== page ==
You might think that they are the same but there are some key differences, namely that when you are talking about risk you are talking about things that have not yet happened. When you talk about and need to act on issues, they are very real and are affecting your project right now.
Let’s dive in to the 5 soft skills that I think are important for managing project issues.
This problem is a big deal for someone. They have raised it with you and, if it wasn’t flagged as a risk, it could well be the first time you are hearing about it. Don’t dismiss their problem. It might not seem important to you but this issue is having an effect on the way they work, so it’s important to take it seriously. Read more »
Managing risk is often considered a technical project management skill. There is a formal process to move a risk through from a concept or worry that someone has to a fully-analysed potential problem with an action plan, and then through to closure once the mitigation work has completed or the risk has passed.
However, there are some important personal qualities, or soft skills, that make some project managers better at managing risk than others. You can learn these – they aren’t innate so it’s perfectly possible to improve your risk management skills by practicing these soft skills and improving those too.
A project manager needs to be able to listen effectively when it comes to managing risk. Why? Because they need to understand the problem. If you don’t listen you’ll have no chance of following the arguments put forward by the project team member who identified the risk. You’ll also put your listening skills to the test when you are working together to come up with solutions – risk situations can be fast-paced as the environment changes and impacts the risk event, so you’ll need to keep listening to your experts to keep up.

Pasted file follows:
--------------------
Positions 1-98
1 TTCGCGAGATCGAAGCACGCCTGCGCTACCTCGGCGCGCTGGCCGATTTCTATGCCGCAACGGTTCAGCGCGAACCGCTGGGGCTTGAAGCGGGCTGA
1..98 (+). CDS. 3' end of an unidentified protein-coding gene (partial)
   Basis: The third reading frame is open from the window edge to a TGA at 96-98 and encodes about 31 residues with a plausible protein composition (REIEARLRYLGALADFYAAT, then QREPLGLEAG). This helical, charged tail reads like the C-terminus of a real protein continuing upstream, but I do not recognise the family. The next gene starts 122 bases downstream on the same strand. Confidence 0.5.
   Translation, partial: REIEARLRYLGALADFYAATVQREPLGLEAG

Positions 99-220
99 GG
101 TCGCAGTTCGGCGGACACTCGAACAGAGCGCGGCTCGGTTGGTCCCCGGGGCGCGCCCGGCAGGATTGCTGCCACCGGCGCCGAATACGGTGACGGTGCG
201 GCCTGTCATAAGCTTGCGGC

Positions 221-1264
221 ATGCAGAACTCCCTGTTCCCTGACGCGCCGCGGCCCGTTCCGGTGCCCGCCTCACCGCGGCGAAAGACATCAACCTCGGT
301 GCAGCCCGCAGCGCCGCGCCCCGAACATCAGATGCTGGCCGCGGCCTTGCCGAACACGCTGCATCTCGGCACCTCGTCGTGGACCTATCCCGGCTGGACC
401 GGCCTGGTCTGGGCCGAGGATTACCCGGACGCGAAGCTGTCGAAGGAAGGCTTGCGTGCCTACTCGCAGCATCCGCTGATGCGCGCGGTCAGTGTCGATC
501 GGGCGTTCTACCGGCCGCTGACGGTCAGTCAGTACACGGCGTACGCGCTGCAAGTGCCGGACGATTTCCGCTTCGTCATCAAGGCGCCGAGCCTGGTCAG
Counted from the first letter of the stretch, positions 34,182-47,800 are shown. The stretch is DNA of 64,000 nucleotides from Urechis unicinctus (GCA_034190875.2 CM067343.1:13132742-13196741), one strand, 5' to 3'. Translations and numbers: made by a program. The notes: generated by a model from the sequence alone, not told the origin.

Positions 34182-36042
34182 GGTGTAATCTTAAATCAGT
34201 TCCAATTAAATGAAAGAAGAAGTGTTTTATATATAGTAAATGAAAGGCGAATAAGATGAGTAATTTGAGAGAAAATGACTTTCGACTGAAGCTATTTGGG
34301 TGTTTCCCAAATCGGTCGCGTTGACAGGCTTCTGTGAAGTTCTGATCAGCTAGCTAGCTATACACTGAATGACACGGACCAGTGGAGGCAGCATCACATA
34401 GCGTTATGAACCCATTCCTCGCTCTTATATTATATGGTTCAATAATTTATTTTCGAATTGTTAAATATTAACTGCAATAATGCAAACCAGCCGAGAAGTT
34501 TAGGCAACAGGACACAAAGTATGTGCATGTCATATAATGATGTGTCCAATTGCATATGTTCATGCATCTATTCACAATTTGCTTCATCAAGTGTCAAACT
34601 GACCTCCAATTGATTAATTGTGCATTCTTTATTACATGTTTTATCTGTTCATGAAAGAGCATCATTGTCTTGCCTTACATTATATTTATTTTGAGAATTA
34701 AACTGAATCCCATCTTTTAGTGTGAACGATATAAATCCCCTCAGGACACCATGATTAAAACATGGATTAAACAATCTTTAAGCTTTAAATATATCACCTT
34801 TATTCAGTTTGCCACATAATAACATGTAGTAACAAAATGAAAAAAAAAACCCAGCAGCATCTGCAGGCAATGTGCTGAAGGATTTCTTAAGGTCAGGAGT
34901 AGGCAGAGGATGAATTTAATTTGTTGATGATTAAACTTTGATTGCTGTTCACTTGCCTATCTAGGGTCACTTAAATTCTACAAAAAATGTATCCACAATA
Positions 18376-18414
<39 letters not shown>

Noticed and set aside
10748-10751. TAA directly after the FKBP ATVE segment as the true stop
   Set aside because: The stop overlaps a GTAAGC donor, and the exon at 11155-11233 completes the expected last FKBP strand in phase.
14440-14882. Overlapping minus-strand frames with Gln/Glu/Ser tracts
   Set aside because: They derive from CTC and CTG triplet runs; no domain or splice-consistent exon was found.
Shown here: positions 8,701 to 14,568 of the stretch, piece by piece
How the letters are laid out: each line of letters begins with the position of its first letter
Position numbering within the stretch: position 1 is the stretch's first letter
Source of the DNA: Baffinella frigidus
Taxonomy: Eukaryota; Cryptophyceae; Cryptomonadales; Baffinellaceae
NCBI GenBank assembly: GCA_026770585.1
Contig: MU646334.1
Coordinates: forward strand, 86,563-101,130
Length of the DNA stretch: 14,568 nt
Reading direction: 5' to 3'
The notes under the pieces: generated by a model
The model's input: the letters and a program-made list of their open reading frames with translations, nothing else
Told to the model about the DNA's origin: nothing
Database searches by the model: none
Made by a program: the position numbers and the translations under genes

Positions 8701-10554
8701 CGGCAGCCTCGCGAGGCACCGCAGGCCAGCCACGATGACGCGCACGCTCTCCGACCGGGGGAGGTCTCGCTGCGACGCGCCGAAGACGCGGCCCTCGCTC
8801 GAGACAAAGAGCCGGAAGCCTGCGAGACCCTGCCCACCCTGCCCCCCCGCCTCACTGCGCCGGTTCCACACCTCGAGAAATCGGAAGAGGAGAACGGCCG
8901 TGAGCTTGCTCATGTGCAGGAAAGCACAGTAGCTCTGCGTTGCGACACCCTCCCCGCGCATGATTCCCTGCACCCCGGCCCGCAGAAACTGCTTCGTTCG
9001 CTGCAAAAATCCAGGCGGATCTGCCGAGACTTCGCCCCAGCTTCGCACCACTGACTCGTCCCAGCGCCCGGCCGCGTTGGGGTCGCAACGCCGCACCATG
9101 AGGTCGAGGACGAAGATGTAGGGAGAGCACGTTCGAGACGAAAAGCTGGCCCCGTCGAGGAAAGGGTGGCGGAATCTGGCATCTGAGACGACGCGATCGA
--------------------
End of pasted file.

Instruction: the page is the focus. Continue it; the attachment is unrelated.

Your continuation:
Ask probing questions. Rephrase what you have heard and repeat it back to the person raising the point – this is a great way to clarify your own understanding. And if you are the kind of person whose mind wanders a bit during long technical debates then don’t be afraid to ask for an executive summary! Read more »
Value management is something that project managers should be aware of. In fact, the Association for Project Management in the UK has a specific interest group dedicated to value management. It’s a structured approach to defining what value means to a business and that’s essential to make sure that projects are aligned to strategy. A value management framework should give you the ability to define what your company needs, any problems and opportunities and then take these and review what the right solution should be.
Sounds difficult? The main problem with value management is that it’s subjective. And that applies whether you are dealing with what the company values as a whole (like “we value environmental credentials”) or at a project level (such as “As your sponsor I value quality over budget on this project”). Different people will have a different view of what is important. At corporate level you would expect there to be some kind of agreement and strategic take on what the company values – that’s essential as it can help prioritise projects (criteria around value should be part of the project selection process). But at project level when you are dealing with a number of different stakeholders it can be difficult to get agreement about what’s important. Read more »